China is keeping an eye on the business prospect even in Marshall Islands

Perhaps the Chinese have a greater sense of history than the Soviet Union and the United States-led West and are waiting for their chance to come and strike at an appropriate time, gathers Soroor Ahmed

China, where the Communist Party recently held its 20th Congress, unlike the then Soviet Union and the United States and other European colonial powers of the past, has expanded its area of influence across the planet without firing a single shot and without losing a single soldier as well as without thrusting its political ideology in any far off country.

No doubt, it has set up bases in Djibouti and Sri Lanka and reached the warm waters of the Arabian Sea by getting access to the port of Gwadar in Pakistan – but in doing so it has to lose nothing.

In contrast, the erstwhile Soviet Union on December 27, 1979 rushed over one lakh strong military personnel to Afghanistan, keeping in mind two clear cut goals. The first one was to overcome the bloody feud between the Parcham (Flag) and Khalq (People) factions of the Peoples’ Democratic Party, the then ruling outfit of Communist Afghanistan. Though both the factions were considered close to Moscow, the tussle within was taking a huge political toll and embarrassing the Soviet Union. The second objective was to reach the coast of Balochistan (a region divided between Pakistan and Iran) by any means, military or otherwise.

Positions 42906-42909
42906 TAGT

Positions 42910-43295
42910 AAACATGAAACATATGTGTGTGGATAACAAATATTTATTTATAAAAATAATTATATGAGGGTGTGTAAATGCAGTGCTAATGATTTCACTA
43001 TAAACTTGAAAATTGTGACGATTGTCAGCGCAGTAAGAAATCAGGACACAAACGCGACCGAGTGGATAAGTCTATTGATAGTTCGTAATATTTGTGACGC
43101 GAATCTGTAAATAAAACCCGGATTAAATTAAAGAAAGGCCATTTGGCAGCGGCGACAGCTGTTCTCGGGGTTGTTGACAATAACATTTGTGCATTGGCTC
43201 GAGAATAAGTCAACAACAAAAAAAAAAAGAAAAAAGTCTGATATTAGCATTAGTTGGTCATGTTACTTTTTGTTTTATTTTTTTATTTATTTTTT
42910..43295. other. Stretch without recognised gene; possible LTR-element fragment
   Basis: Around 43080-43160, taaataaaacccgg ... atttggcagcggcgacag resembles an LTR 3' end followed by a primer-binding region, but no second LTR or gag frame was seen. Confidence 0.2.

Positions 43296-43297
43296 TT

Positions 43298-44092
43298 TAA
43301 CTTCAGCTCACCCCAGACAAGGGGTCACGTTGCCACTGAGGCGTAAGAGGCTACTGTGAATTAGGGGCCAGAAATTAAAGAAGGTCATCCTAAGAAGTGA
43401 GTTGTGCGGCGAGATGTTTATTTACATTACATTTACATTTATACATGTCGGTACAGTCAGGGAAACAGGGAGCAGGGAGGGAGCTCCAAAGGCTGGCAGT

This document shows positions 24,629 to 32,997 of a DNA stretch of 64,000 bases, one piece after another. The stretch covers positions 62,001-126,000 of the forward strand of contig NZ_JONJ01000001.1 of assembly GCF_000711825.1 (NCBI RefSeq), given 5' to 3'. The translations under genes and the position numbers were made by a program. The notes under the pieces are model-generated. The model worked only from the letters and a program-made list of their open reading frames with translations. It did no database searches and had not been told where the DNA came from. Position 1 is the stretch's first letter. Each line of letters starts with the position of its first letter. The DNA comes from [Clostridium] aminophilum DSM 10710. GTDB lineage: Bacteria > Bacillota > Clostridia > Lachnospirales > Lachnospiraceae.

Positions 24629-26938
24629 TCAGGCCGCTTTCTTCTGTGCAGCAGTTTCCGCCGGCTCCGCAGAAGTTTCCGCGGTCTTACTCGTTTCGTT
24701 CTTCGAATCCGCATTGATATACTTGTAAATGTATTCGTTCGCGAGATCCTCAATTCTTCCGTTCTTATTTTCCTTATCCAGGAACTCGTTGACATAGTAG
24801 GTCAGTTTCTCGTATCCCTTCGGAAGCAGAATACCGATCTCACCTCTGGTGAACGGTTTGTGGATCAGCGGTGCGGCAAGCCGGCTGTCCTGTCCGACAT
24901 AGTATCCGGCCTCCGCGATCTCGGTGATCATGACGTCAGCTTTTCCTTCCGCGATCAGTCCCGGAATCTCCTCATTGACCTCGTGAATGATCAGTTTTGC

It was thought that once these objectives are achieved, they would increase the influence of Soviet Union in the Arabian Sea and Indian Ocean theatre after the overthrow of pro-US Shah of Iran in a revolution on February 11, 1979.

But in the process of imposing its Communist ideology in Afghanistan and suppressing the resistance by Mujahideen, the Soviet Union got bogged down in an unending bloodletting and lost thousands of soldiers. After almost a decade it had to make a retreat. By the end of 1991, the great Communist empire got dismembered. The 11 countries of the Communist bloc of East Europe subsequently slipped out of Moscow’s hand and later became allies of the West. In the process of controlling the Arabian Sea and Indian Ocean it lost everything and had to struggle to even keep its hold on the Black Sea.

The Soviet Union had not only sent its forces in neighbouring Afghanistan, but had earlier directly or indirectly intervened in Angola in the south western Africa, Cuba, (to name a few) as well as several other countries of Asia, Africa, Latin America and East Europe.

The post-World War II United States too had lost heavily in Vietnam and burnt its finger in Lebanon, Afghanistan, Iraq, Syria, Somalia, and several other countries of Asia, South America and Africa.

The process of expansion by the US and rump Russia is still going on. A much-weakened Russia had, without learning anything from history, poked its nose in Syria and fought wars with Georgia and Ukraine. The United States is still busy inducting more and more countries in the North Atlantic Treaty Organisation. Its good friends in the West, Britain and France in particular, are also working overtime and using all sorts of hard and soft powers to expand their influence in various nooks and corners of the world. They have had mixed result in their efforts.